There are times when artists themselves look for others to sign away their rights. When artists hire someone to photograph their artwork, the photographer technically owns the copyright to the pictures taken, as well as the negatives. Regardless of how much advice and direction an artist provided in setting up the shoot, even paying for the photographer's time and materials, and despite the fact that the photographer could not have taken the pictures without the permission of the artist, all the artist has purchased is a print (or slide) for personal use. The artist continues to own the copyright to the underlying artwork but could not make duplicates of the photograph or distribute them without the permission of the photographer, and the photographer could require the artist to license the image or set additional charges based on the use of the image.

The likelihood of artists and fine art photographers finding themselves locked in a legal contest is slim, but it would be eliminated completely if both sides signed an agreement that stipulates all of the uses the artist plans to make of the image (such as, posters or prints, postcards or brochures and t-shirts) in exchange for a negotiated payment. The artist might also seek the photographer to sign away ownership of the copyright, in order that unspecified uses of the photographic image could take place without needing to renegotiate.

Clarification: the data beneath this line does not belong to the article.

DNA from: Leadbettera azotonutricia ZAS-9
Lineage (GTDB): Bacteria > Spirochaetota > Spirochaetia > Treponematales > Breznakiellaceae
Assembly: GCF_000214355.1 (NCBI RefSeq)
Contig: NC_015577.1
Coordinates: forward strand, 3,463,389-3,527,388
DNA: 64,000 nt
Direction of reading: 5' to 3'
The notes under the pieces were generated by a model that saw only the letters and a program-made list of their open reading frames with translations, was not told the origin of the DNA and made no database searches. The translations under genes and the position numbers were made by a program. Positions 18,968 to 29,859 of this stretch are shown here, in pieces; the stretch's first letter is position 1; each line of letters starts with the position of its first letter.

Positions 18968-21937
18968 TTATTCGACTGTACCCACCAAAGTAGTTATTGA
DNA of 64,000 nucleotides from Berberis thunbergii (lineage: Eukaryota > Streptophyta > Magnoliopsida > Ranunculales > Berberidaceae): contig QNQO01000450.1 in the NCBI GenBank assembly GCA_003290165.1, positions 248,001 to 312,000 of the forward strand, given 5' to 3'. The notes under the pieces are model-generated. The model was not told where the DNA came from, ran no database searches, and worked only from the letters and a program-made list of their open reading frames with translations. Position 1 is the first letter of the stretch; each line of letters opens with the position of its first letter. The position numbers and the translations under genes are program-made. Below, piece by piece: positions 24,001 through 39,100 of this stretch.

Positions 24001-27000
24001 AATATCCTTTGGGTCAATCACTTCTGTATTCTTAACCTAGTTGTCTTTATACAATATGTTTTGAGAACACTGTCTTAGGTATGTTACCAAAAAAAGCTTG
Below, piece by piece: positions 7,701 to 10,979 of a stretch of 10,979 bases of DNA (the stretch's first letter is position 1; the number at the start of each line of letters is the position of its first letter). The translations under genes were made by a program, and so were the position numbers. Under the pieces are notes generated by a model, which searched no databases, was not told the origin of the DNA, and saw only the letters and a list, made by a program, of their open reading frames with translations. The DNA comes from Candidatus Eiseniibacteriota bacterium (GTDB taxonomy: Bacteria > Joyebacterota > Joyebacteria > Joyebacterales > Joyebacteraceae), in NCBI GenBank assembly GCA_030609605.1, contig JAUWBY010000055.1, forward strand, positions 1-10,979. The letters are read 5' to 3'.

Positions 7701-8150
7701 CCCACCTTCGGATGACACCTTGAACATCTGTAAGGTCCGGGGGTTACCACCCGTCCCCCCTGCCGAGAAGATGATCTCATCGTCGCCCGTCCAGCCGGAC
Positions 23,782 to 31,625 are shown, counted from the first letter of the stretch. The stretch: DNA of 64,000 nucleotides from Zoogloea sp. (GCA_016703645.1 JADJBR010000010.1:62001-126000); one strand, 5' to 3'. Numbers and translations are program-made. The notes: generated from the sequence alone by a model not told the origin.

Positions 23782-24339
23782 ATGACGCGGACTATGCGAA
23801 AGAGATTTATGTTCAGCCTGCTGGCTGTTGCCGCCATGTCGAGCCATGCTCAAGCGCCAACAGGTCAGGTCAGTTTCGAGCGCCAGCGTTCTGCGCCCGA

A similar situation arises when an artist works with a print studio or a sculpture foundry to create an edition. The studio or the foundry technically owns the copyright to the edition; even though the prints or sculptures are based wholly on an artist's copyrighted image or model, the technical know-how of the people involved in their creation has been seen by the courts as adding an element of originality, establishing a separate area of copyright ownership. As copyright owners of what is called a "derivative work," the studio or foundry enjoys the traditional right to reproduce, display and sell the works. However, as a point of law, the derivative work cannot be completely separated from the underlying art, requiring the printer to obtain permission from the artist to fully utilize the privileges of copyright: The studio or foundry gains a right it cannot exercise. Still, the ownership of that copyright matters. If the copyright of the derivative work were infringed and the print studio or sculpture foundry did not pursue a legal action, the image could slip into the public domain, greatly damaging the artist's economic interests. The artist would be reliant on the studio or foundry to pursue a case where it did not have its own financial interests. James Silverberg, an attorney with the Washington, D.C. law firm, the Intellectual Property Group, stated that the matter is clarified and simplified when the artist is the sole copyright owner for both the copies and the underlying artwork. He noted that the written agreement between the artist and studio or foundry should include a statement, such as, "The artist shall own all rights, title and interest into the copyright subsisting in the work produced for the artist by the printer."